Flora Grown and Traded in Panama City, in the 16th Century and Nowadays
The University of Lisbon, National Museum of Natural History and Science, Portugal
Panama City is located in the Pacific coast of the isthmus that united North and South America somewhere between 15 and 3 million years ago. The capital city of Panama is a tropical modern urban centre that registers about 1,750 mm of rain per year, which favours the growth of food, medicinal herbs, fruit trees and ornamental species in gardens and pots. In early 2017, the University of Lisbon conducted a scientific mission to Panama to survey the local flora, in order to compare this flora with the plant species mentioned in the 16th century manuscript of Gonzalo Fernández de Oviedo (1526), following a long time project initiated in Brazil in 1997 by the Portuguese Tropical Research Institute. The main objective of the research was to assess the availability of local food, spice and medicines in the early years of European colonisation and to evaluate the contribution of the Portuguese and the Spanish peoples to the evolution of flora consumption and therapeutic application. The current survey included two categories of informants: i) three (3) gardeners devoted to food and medicines cultivation inside the urban area; ii) forty-seven (47) formal and informal traders found in markets, supermarkets, or pharmacies. The results showed that 171 different plant species are offered to the public today against 55 mentioned by the chronicles in early colonisation days. More than half of the species have medicinal uses in our days and about one third are consumed as food. The final research aim is to build a database that permits to study the evolution of Latin American flora and their uses throughout times.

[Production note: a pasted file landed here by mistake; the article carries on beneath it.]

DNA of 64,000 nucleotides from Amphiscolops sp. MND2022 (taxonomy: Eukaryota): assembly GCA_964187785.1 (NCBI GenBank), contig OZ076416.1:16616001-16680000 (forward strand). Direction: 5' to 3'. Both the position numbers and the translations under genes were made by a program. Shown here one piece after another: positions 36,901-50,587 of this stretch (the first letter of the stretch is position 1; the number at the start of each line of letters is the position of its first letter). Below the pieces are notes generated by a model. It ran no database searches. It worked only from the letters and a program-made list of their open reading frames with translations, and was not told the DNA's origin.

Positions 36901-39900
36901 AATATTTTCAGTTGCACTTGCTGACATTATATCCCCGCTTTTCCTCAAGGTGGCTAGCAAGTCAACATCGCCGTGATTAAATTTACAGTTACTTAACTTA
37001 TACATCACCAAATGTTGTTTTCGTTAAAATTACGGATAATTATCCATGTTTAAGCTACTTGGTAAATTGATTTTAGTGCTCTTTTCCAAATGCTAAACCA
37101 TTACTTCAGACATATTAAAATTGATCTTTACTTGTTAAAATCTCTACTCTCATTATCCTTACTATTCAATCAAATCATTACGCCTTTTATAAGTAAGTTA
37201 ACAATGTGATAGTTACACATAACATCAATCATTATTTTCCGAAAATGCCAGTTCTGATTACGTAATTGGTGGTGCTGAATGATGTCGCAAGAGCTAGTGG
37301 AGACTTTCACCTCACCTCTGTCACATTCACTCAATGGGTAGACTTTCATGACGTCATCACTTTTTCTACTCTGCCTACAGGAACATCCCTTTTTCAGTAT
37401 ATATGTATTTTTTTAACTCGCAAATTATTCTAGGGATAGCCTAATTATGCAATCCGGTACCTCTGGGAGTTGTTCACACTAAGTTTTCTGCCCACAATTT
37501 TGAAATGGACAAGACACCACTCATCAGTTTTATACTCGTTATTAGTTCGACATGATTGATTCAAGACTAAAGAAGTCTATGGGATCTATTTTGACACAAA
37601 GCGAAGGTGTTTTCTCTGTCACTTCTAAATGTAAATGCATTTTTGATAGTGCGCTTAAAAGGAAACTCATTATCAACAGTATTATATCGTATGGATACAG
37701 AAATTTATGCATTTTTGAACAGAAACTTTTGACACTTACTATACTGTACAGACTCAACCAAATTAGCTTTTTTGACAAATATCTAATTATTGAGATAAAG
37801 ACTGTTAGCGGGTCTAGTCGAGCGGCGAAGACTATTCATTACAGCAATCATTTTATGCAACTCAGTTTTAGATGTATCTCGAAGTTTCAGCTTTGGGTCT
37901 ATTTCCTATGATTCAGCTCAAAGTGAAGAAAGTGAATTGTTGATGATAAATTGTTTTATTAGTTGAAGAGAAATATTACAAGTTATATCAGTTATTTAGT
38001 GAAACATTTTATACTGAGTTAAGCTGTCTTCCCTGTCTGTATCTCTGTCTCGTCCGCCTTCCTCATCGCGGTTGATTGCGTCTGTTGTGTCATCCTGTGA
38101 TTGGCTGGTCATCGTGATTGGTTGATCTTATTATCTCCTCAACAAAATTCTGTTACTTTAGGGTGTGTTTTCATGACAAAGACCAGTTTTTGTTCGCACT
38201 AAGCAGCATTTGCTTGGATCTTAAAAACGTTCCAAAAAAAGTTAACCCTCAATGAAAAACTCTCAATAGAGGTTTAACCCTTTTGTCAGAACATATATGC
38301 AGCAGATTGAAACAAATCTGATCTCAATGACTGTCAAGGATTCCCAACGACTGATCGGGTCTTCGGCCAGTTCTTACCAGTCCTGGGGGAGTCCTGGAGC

Keywords: Flora, food, Latin America, medicines, Panama, spices
Contact Address: Isabel Madaleno, The University of Lisbon, National Museum of Natural History and Science, Rua Andrade, 8-2ºE, 1170-015 Lisbon, Portugal, e-mail: isabel-madalenomuseus.ulisboa.pt